Thursday, December 12, 2013

A Necessary Break

October 28.

We went down for another casting appointment.  It was the day before Max turned one month old, and I didn't really expect anything out of the ordinary.  My dear friend Becky went with me, and my dad wasn't able to meet us that time so Becky went back with me to the exam room.

A different lady took Max's cast off that day.  It was the first time I had met her, but she was one of the two people I had been told to request, and she did a great job.  But when the casts came off, we saw this:

See that dark spot of skin right above his foot?

 I hadn't seen any sort of discoloration of his skin until this point.  I thought it looked odd, but didn't really know what to think.  After Max was born he had tons of dry skin that peeled off.  I remembered that when he had his first cast put on, I thought, "How is all of that dry skin going to peel off if its under a cast all of the time?"  On this day, I thought perhaps that's all it was- dry skin from after he was born that never had been able to come off.

Third cast off.  4 weeks old.

Once Max had the cast taken off, he was very unsettled.  He cried, a lot, for most of the time we waited.  That appointment was hard- we had a long wait for the doctor and it was cold in the room.  I should have wrapped Max up sooner than I did, or gotten him dressed, or something.  But I held him and walked with him.  I tried nursing him and burping him.  Nothing seemed to settle him down.  He seemed more upset when I touched his leg or his foot, so I tried not to touch it much, which wasn't easy.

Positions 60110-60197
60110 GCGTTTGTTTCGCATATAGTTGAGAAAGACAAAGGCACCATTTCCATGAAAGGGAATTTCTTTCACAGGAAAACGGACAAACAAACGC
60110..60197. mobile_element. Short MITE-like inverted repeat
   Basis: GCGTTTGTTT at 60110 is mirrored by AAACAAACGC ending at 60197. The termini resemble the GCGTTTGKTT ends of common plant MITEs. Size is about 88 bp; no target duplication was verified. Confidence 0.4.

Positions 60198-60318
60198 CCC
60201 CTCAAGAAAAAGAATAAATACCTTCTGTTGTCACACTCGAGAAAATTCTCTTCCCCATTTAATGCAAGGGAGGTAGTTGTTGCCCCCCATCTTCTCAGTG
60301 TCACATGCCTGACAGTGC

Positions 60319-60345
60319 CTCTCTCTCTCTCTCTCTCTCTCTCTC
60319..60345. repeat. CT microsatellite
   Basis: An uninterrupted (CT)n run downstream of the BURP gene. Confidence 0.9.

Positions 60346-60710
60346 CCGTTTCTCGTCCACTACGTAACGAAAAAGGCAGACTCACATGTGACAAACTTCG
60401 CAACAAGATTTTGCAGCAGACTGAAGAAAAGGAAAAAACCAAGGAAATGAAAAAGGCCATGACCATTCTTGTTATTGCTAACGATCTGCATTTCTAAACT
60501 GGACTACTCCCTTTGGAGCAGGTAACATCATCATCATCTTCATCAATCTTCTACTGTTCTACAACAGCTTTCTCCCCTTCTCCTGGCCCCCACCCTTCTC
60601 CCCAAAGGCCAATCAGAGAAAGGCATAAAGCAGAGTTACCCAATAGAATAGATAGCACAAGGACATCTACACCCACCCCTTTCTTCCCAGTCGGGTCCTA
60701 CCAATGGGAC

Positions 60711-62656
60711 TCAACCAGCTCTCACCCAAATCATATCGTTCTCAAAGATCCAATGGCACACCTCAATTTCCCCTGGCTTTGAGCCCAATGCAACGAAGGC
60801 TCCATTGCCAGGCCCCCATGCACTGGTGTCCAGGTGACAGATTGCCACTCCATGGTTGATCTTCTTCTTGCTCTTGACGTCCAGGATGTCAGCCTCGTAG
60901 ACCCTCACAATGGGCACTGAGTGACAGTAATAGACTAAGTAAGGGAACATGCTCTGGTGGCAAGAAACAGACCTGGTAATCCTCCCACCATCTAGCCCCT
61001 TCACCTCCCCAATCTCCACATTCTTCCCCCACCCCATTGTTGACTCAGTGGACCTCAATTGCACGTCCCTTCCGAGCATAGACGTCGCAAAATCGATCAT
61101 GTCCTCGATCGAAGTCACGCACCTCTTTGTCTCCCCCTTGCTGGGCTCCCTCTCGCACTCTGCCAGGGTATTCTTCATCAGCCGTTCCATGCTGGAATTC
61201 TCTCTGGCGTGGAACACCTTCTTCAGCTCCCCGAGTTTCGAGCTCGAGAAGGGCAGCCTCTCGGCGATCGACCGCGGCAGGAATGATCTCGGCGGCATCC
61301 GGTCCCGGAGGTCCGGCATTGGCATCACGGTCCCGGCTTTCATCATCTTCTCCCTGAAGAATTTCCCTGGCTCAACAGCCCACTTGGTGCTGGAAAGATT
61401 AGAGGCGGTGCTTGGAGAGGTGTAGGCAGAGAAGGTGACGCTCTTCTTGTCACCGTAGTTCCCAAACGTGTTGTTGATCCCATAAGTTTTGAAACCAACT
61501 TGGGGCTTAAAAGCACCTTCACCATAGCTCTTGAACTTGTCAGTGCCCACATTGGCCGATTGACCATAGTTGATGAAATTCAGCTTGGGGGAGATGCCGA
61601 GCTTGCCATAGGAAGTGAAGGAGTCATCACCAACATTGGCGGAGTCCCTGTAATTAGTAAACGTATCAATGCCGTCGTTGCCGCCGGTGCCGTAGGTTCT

Dr. Kayes and his PA came in and noticed the spot right away.  Immediately he said, "We can't cast over that.  We need to take a break."

Max was still crying.  Did I hear him correctly?  Wait, why is the PA putting all the casting supplies away?  What's going on?  Why is my baby still crying and I can't figure out why he isn't being casted?!?!

Sweet foot!

Dr. Kayes explained that we shouldn't cast over a spot like that.  To do so would cause further irritation, and if it became an open wound, we have a whole host of other problems to deal with since we definitely couldn't cast over an open wound that size.  Max also had a small blister at the top of his leg where the cast had rubbed.  I almost always kept a legwarmer over the cast and tucked it down around the edges, but it must not have protected it enough.

All I could think was, he can't be out of a cast.  He just can't.  What about all the progress we will lose?!  Dr. Kayes and his PA both assured me that we would pick up with casting and all would be okay.  Sometimes these things happen, and while it isn't common, occasionally it does occur.

We could barely talk over Max's crying, and Dr. Kayes seemed genuinely concerned that Max was so upset.   He said sometimes babies get so used to their casts that they don't like to be out of them.  I was told not to put any ointment or anything like that on the spot so that the skin could heal on its own.  It was a Monday, and he said it things looked a lot better in a couple of days we could come back on Friday.  Otherwise we would just pick up again the following Monday.  He told us some stretches to do and I felt comfortable with that because we had done so many stretches with Oliver's feet as a baby.